Fall in Love — Go to Jail
“Romance scammers are using online daters as money mules “— Says FBI
Moving into the digital sphere, our whole lives now revolve around smart devices, the internet, and technology. The readily available information of individuals on social media platforms is playing major role in attracting fraudsters and scammers. Gone are the days when the scams were limited to winning a lottery. Innovation and technology have driven the scammers in a whole new direction. The victims of the scams and fraud are not just victim, instead, they are unknowingly becoming offenders.
The use of dating apps and sites is becoming popular and romance scammers are taking advantage of it to trick people into money recruiting. With the readily available information of individuals on the sites, the scammers are scouting for lovesick men and women, nit just to defraud them but also to recruit “money mules” for laundering illicit funds.
“Up to 30 percent of romance fraud victims in 2018 are estimated to have been used as money mules “ — BBB Report
The dating sites prove to be rewarding for every type of confidence/romance fraud, in which the scammers establish a friendly or romantic relationship with a target person and use multiple pretenses to request for money or other financial details. Such frauds are proactively increasing with every passing day. FBI’s Internet Crime Complaint Centre (IC3) received 18,000 reports from people who claimed to have become victims of romance frauds.
The aggregate loss has reached US$362 million in 2018 — with an increase of more than 70 percent from 2017
According to FBI, “Confidence romance fraud was the seventh most commonly reported scam in 2018 and the second-costliest scam in terms of victim loss.” Even worse, the actual losses are expected to be much higher since most victims are generally too embarrassed to come forward.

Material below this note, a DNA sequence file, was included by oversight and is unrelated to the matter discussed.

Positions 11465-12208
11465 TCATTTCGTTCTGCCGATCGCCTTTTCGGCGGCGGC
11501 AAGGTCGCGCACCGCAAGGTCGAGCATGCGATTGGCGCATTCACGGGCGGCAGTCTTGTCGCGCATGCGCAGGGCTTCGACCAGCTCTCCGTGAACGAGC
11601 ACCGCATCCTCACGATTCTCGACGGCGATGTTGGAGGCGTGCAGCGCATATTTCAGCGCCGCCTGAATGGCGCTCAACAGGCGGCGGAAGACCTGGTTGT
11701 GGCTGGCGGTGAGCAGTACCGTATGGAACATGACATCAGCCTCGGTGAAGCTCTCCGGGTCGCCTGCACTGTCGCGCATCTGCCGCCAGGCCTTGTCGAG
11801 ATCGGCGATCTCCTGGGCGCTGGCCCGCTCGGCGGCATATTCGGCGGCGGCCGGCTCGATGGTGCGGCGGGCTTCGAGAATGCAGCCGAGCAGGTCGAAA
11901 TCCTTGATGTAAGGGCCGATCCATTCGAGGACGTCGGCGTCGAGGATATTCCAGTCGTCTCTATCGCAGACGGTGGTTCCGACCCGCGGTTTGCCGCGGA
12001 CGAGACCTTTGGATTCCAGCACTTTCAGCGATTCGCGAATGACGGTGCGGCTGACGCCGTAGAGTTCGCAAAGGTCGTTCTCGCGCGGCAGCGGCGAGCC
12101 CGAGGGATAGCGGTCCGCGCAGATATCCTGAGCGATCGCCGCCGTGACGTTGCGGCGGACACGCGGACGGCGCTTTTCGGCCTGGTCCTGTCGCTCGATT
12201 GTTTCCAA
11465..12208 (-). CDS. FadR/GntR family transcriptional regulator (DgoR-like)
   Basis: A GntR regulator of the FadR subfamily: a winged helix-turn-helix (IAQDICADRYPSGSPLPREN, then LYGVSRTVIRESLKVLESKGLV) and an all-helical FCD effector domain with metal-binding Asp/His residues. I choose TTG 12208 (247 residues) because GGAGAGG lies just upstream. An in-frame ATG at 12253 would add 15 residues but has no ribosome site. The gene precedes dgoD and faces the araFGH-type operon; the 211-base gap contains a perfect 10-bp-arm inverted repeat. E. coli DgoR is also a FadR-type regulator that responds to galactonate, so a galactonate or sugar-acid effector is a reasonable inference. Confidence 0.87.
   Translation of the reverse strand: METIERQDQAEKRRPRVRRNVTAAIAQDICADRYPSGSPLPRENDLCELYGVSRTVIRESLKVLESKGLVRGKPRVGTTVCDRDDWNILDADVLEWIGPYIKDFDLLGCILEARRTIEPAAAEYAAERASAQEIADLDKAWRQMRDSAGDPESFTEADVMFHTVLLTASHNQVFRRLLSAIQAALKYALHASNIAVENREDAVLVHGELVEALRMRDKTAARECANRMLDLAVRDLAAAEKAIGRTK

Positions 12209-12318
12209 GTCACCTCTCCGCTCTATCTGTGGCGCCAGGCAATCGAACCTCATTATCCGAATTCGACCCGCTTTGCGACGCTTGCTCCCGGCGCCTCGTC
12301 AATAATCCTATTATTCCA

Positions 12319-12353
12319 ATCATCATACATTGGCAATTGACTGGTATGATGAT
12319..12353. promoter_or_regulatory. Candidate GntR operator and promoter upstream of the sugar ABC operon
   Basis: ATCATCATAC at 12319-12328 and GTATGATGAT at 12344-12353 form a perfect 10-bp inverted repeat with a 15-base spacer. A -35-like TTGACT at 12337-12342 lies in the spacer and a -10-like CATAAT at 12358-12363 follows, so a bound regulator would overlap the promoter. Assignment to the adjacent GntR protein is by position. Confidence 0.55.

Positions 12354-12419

Processing the transaction to someone’s account can make you offender, landing you in Jail!
There are multiple cases when the victims unknowingly became money mule and ended up behind bars. In 2016, an incident was reported in which a fraud victim Edwena Doore was jailed for five months. She was convicted of laundering $700,000 in addition to her own money that she lost during her relationship with the offender.
Her story was too common; widowed in 2006 she joined an online dating website in 2011 and there she met “Kenneth Bruce”. In 2013, after the warning from police that she was being defrauded, she cut off her relation with Bruce but re-established sometime later. This led her into laundering stolen funds from hacked accounts of an NSW couple.
In some cases, criminals manipulate people to commit offensive crimes without even proper knowledge of the activity. The victims are frequently asked to process various transactions in their accounts. Since such requests sound suspicious, so offenders persuade them to continue by giving them a monetary advantage or some percentage of the transaction as commission. This encourages most people to do so.
Don’t fall for such scams! Get to know the the person first not the profile